The next couple weeks in the NICU had their share of ups and downs. Being 1,200 miles from home didn’t help.

            Soon after the baby was born, my parents arrived in New Orleans. For the next five days, I slept at my wife’s side. When she was discharged at week’s end, I had given no thought to where we would stay.

            Dad, as he always has, sensed my stress. Before he flew back to Baltimore, he extended his hotel stay.

            “It’s now yours,” he said. “I need my daughter-in-law comfortable and you well rested for your family.”

            After many weeks, I am finally home with my lovely wife and daughter. I am now a proud member of the Dad club. I’m a novice and, in full disclosure, not sure what I am doing. But hey, I’m changing diapers and giving her baths. I got this!

            Though I did not know it at the time, through my father’s influence I have been getting trained my whole life on the mentality that makes a great dad. Selflessness, dedication and humility are but some of the qualities. I know I have a long but exciting road ahead of me, but he has given me an encyclopedia of memories.

            Happy Father’s Day, Dad. I’m getting you more than an Amazon gift card this year.

 

Authors Note: Thank you to the wonderful staff of Touro Hospital and the Best Western St. Charles Inn in New Orleans, Louisiana. We promise to bring Liliana back to her hometown.

Beaches, marsh and mountains blaze with color

     Autumn can be a polarizing season, but I have become quite the enthusiast of this time of harvest, leaf peeping and ubiquitous festivals. I like the hot cider and apple fritters, but what I love most are the seasonal changes we can experience in the natural world.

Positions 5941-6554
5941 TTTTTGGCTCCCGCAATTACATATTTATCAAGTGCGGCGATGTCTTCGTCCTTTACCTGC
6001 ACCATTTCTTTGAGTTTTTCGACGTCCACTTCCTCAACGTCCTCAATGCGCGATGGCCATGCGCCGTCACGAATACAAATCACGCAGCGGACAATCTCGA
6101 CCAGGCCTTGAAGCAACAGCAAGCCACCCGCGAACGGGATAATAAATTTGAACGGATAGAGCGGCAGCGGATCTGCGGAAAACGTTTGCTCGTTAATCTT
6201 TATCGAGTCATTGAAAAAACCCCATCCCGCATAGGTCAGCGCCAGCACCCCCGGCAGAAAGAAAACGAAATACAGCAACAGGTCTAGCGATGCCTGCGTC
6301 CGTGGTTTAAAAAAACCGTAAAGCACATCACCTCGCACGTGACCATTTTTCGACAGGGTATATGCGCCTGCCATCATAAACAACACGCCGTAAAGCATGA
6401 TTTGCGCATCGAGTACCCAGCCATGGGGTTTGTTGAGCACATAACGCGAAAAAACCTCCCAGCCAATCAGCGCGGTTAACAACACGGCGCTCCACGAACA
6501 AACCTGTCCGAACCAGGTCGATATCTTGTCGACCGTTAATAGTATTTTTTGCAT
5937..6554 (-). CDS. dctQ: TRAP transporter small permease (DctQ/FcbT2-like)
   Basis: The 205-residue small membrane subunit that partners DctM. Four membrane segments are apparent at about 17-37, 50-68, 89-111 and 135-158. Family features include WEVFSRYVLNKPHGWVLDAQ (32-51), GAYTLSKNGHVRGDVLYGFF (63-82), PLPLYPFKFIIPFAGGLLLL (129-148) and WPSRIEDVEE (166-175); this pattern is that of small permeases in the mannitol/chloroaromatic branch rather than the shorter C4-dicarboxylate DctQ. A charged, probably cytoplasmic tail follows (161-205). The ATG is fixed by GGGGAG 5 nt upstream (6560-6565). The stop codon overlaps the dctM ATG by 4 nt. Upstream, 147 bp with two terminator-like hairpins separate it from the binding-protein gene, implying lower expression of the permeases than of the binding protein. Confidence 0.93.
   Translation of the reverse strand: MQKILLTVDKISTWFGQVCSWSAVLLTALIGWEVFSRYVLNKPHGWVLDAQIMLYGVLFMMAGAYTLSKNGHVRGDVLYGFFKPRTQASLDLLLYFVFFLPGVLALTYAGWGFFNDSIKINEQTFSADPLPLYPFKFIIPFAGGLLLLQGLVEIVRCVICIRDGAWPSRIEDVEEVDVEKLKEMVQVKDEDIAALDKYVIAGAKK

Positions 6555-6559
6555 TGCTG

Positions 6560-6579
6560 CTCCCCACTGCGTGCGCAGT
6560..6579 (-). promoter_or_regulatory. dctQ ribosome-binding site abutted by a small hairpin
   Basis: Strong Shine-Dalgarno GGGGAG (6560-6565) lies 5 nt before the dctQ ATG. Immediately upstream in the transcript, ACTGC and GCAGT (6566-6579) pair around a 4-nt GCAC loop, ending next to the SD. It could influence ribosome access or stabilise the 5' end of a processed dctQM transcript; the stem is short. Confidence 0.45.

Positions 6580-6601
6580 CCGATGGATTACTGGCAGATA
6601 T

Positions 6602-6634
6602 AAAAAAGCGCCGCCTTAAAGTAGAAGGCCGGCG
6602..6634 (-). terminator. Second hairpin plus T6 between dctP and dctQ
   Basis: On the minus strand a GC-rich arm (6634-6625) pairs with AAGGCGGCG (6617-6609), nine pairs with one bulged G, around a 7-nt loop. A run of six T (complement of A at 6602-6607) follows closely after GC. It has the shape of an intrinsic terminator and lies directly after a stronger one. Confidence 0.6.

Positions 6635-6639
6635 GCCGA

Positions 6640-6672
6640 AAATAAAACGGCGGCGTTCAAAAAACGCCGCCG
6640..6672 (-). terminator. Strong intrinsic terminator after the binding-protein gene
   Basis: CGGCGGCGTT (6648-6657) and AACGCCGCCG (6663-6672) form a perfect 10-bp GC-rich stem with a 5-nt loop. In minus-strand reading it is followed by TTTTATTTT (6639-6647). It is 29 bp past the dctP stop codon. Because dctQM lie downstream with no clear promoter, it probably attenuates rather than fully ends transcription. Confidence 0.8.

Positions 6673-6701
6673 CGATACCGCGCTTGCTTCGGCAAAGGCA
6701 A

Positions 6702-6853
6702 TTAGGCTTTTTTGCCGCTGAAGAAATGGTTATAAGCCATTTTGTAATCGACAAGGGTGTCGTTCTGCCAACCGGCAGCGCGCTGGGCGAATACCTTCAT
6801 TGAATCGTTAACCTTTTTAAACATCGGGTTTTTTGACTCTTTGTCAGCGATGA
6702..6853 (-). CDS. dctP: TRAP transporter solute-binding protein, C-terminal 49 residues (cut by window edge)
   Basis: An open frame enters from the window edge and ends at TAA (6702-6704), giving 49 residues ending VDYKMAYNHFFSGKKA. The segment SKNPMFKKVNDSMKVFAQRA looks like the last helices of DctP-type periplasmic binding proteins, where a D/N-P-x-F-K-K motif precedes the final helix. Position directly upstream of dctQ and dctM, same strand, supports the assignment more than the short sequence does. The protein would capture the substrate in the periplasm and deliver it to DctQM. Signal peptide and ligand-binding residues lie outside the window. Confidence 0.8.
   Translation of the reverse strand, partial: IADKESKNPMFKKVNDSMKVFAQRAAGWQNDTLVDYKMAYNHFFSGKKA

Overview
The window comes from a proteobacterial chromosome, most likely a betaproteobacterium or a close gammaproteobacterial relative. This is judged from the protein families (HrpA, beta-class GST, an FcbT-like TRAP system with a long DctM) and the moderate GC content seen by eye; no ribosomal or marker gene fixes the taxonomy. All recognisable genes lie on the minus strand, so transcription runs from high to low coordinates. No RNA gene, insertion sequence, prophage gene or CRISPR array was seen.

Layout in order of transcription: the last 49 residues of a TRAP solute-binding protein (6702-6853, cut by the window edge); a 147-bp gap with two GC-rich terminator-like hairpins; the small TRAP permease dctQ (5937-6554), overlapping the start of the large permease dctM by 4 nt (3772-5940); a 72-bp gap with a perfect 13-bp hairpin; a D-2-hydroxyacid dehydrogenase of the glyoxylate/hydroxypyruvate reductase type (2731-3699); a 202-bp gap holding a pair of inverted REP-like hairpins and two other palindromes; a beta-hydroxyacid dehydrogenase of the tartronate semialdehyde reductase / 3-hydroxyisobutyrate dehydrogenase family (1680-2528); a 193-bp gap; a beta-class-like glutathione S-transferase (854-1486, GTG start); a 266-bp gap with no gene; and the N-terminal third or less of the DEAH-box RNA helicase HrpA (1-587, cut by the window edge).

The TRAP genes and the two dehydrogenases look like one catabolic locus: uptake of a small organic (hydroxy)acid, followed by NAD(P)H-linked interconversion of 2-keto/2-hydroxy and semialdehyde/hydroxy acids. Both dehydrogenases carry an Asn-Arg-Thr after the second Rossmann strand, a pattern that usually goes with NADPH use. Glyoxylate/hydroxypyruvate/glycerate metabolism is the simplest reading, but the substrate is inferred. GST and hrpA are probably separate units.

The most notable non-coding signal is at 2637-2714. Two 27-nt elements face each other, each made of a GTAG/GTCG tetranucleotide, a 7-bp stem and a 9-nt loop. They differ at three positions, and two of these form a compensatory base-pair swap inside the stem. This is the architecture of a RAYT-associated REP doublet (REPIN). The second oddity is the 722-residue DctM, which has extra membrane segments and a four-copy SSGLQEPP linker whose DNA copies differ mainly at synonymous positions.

Chesapeake Country is a fine place to experience those changes. The watershed we call home is an enormous place — over 64,000 square miles stretched across six states and Washington, D.C. Within those miles are diverse physiographic regions: the ancient Appalachian Mountains, the rolling hills of the central piedmont plateau and the low-lying, marsh-encompassed Atlantic coastal plain. In each of these regions, birds are migrating and mammals are on the move as they forage for precious calories. Exquisite colors adorn the many species of deciduous trees. 
 
 
From the Beaches …
     Close to home, the tranquil, still wetlands of Calvert Cliffs State Park in Calvert County give us a double image of autumn color: in the trees and reflected on Bay waters. As well as its namesake cliffs and fossilized shark teeth, the Bayside park also invites wildlife viewing. I have encountered wood ducks and muskrat as they swim through the season’s colorful double image. 
 
To the Marshes …
     At Calvert County’s Battle Creek Cypress Swamp, you’ll find an unexpected color transformation. An easy stroll on a boardwalk takes you into one of the northernmost naturally occurring stands of bald cypress trees in the lower 48 states. This cypress appears evergreen, but it is deciduous, and its needles change to beautiful fall colors before dropping. If you are lucky, you may be treated to the sight of a bald eagle or barred owl.  
     For a unique sighting of autumnal color, head to saltier marshes to search for patches of glasswort. The plant has simple or branched stems that resemble asparagus stalks. Beginning in late September, it transforms to a brilliant crimson red, making it simple to scan for and identify. Stunning to behold, it is in perfect contrast to the cordgrass, which is turning from green to brown. A great location for glasswort is the salt marshes of Assateague Island.
 
To the Mountains …
     Take in the bounty of autumn leaves in our mountain regions. Two of my favorite locations are Shenandoah National Park and Catoctin Mountain Park, both operated by the National Park Service.